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Election Day: Who's On The Ballot?

Here's a list of the candidates you will see on the ballot.

 

Here is a list of the candidates on the Woburn ballot for the Nov. 6 election.

Candidates are listed in the order that they will appear in the ballot. Information courtesy the Woburn City Clerk's office.


President and Vice President
Johnson and Gray - Libertarian
Obama and Biden - Democratic
Romney and Ryan - Republican
Stein and Honkala - Green-Rainbow

Senator in Congress
Scott P. Brown, 7 Hayden Woods, Wrentham – Republican – Candidate for re-election
Elizabeth A. Warren, 24 Linnaean St., Cambridge – Democratic

Representative in Congress
Edward J. Markey, 7 Townsend St., Malden – Democratic – Candidate for re-election
Tom Tierney, 7 Lomas Dr., Framingham

Councillor
Marilyn M. Petitto Devaney, 98 Westminster Ave., Watertown – Democratic – Candidate for re-election
Thomas Sheff, 454 Dudley Rd., Newton - Unenrolled

Senator in General Court
Kenneth J. Donnelly, 12 Grandview Rd., Arlington – Democratic – Candidate for re-election
Gerry C. Dembrowski, 185 Main St., Woburn – Republican

Representative in General Court 15th Middlesex (Wards 1 and 7 only)
Jay R. Kaufman, 1 Childs Rd., Lexington – Democratic – Candidate for re-election 

Representative in General Court 30th Middlesex (Wards 2, 3, 4, 5 and 6 only)
James J. Dwyer, 7 Wyman Street, Woburn – Democratic – Candidate for re-election

Clerk of Courts 
Michael A. Sullivan, 42 Huron Ave., Cambridge – Democratic – Candidate for re-election

Register of Deeds
Maria C. Curtatone, 37 Munroe St., Somerville – Democratic

Sheriff
Peter J. Koutoujian, 33 Harris St., Waltham – Democratic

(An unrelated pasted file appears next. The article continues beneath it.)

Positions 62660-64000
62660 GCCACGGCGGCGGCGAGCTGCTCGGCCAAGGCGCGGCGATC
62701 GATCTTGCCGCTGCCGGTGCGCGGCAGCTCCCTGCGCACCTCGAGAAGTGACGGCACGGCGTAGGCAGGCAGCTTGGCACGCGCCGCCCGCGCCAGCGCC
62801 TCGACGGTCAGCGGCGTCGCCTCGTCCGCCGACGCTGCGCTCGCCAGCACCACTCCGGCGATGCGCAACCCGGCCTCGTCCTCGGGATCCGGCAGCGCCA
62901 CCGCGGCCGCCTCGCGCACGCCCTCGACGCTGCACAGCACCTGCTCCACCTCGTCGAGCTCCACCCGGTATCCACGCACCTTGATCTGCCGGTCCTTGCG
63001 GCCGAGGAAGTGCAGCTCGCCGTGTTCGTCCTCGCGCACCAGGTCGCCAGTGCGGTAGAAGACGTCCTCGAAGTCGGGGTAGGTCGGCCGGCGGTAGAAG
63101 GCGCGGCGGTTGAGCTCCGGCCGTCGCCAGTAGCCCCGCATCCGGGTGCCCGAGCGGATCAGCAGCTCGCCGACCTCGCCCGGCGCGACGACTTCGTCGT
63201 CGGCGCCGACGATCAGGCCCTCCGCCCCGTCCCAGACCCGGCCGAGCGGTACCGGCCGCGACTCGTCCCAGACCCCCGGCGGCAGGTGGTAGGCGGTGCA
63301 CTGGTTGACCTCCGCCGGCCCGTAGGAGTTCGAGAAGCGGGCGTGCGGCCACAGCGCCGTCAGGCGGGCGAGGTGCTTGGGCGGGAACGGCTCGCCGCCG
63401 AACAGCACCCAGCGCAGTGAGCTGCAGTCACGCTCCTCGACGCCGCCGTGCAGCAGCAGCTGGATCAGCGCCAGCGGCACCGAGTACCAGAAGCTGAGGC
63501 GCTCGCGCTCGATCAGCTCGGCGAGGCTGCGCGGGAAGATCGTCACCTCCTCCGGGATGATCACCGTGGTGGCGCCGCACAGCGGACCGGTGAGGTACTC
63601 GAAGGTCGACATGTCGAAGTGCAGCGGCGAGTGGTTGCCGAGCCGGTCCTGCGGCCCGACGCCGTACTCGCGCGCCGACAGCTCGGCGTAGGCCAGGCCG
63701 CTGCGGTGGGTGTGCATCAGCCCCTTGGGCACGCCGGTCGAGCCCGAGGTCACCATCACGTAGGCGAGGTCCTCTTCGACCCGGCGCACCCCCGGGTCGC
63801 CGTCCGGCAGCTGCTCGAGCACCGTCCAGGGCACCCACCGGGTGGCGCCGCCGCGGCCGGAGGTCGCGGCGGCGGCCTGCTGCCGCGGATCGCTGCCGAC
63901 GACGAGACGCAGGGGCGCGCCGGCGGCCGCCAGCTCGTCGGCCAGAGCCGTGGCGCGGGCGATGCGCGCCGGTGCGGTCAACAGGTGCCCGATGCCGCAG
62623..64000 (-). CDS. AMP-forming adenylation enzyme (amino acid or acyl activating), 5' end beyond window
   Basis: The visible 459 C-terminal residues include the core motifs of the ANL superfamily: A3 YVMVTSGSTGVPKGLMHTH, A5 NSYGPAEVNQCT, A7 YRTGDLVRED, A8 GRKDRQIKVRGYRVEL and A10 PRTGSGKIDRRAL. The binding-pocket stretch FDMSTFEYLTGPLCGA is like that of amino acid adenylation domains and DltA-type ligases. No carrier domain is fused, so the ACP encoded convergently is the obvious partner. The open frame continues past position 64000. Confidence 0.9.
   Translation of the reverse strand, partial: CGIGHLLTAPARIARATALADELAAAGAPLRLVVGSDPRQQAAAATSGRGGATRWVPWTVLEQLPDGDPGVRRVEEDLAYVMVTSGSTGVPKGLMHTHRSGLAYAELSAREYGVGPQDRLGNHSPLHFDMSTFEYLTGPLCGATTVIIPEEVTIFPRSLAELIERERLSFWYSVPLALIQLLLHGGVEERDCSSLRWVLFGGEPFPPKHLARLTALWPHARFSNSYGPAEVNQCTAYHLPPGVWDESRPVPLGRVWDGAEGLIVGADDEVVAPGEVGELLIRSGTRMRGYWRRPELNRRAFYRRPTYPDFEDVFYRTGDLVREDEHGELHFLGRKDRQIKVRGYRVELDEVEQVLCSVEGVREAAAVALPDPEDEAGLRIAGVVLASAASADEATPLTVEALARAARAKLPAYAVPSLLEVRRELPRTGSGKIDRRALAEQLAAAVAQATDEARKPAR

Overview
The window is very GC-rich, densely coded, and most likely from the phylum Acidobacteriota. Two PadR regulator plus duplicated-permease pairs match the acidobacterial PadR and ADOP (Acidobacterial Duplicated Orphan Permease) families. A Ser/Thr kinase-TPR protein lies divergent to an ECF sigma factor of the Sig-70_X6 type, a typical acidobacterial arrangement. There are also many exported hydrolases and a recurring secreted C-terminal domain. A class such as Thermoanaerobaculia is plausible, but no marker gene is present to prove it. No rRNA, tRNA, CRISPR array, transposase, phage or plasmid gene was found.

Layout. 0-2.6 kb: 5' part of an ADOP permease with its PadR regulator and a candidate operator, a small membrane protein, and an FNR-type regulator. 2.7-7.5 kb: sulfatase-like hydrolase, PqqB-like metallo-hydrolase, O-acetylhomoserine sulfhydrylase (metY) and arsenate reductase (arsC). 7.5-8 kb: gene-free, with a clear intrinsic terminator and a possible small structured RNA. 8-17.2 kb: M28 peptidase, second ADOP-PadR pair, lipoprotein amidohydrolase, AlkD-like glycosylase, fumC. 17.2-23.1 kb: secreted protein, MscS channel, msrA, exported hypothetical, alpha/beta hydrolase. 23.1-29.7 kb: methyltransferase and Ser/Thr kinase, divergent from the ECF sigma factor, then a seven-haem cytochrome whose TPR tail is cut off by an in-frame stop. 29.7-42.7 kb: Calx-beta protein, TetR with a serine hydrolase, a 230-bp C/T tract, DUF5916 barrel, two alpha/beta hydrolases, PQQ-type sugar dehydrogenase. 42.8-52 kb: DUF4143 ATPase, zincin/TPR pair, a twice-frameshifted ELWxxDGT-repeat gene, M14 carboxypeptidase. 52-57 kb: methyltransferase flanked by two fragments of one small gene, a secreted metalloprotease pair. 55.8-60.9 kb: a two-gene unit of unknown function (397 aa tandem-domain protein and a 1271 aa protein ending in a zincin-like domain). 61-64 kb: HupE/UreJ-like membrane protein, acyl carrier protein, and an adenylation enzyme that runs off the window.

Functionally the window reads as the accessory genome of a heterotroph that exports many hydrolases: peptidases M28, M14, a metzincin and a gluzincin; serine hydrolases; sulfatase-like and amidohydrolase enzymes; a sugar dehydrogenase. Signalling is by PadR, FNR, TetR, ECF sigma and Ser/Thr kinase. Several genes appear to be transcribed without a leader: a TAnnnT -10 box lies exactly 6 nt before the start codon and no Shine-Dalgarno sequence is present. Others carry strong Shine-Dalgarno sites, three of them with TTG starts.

Ernesto M. Petrone, 10 Waverly St., Everett – Unenrolled

Regional Vocational School Committee – Chelsea
Michael T. Wall, 15 Marlboro St., Chelsea – Candidate for re-election
Regional Vocational School Committee – Malden
Jeanne M. Feeley, 123 Emerald St., Malden
Regional Vocational School Committee – Melrose
Henry S. Hooten, 66 Stillman Rd., Melrose – Candidate for re-election
Regional Vocational School Committee – North Reading
Judith Dyment, 56 Northridge Dr., North Reading – Candidate for re-election
Regional Vocational School Committee - Reading
Robert S. McCarthy, 39 Pine Ridge Rd., Reading
Regional Vocational School Committee – Revere
Ronald J. Jannino, 112 Lincoln St., Revere – Candidate for re-election
Regional Vocational School Committee – Saugus
Peter Rossetti, Jr., 6 Summit Ave., Saugus – Candidate for re-election
Arthur Grabowski, 66 Denver St., Saugus
Regional Vocational School Committee – Stoneham
Lawrence M. Means, 4 Victoria Ln., Stoneham – Candidate for re-election 
Regional Vocational School Committee – Wakefield
Vincent J. Carisella, 35 Central St., Wakefield – Candidate for re-election
Regional Vocational School Committee – Winchester
John J. Bradley, Jr., 3 Cutting St., Winchester – Candidate for re-election
Regional Vocational School Committee – Winthrop
Susan J. Bolster, 104 Bay View Ave., Winthrop – Candidate for re-election
Regional Vocational School Committee – Woburn
Deborah P. Davis, 61 Richard Cir., Woburn – Candidate for re-election
Catherine B. Shaughnessy, 31 Scott St., Woburn


QUESTION 1: LAW PROPOSED BY INITIATIVE PETITION
Do you approve of a law summarized below, on which no vote was taken by the Senate or the House of Representatives on or before May 1, 2012?

SUMMARY
 This proposed law would prohibit any motor vehicle manufacturer, starting with model year 2015, from selling or leasing, either directly or through a dealer, a new motor vehicle without allowing the owner to have access to the same diagnostic and repair information made available to the manufacturer’s dealers and in-state authorized repair facilities.
 The manufacturer would have to allow the owner, or the owner’s designated in-state independent repair facility (one not affiliated with a manufacturer or its authorized dealers), to obtain diagnostic and repair information electronically, on an hourly, daily, monthly, or yearly subscription basis, for no 3 more than fair market value and on terms that do not unfairly favor dealers and authorized repair facilities.
 The manufacturer would have to provide access to the information through a non-proprietary vehicle interface, using a standard applied in federal emissions-control regulations. Such information would have to include the same content, and be in the same form and accessible in the same manner, as is provided to the manufacturer’s dealers and authorized repair facilities.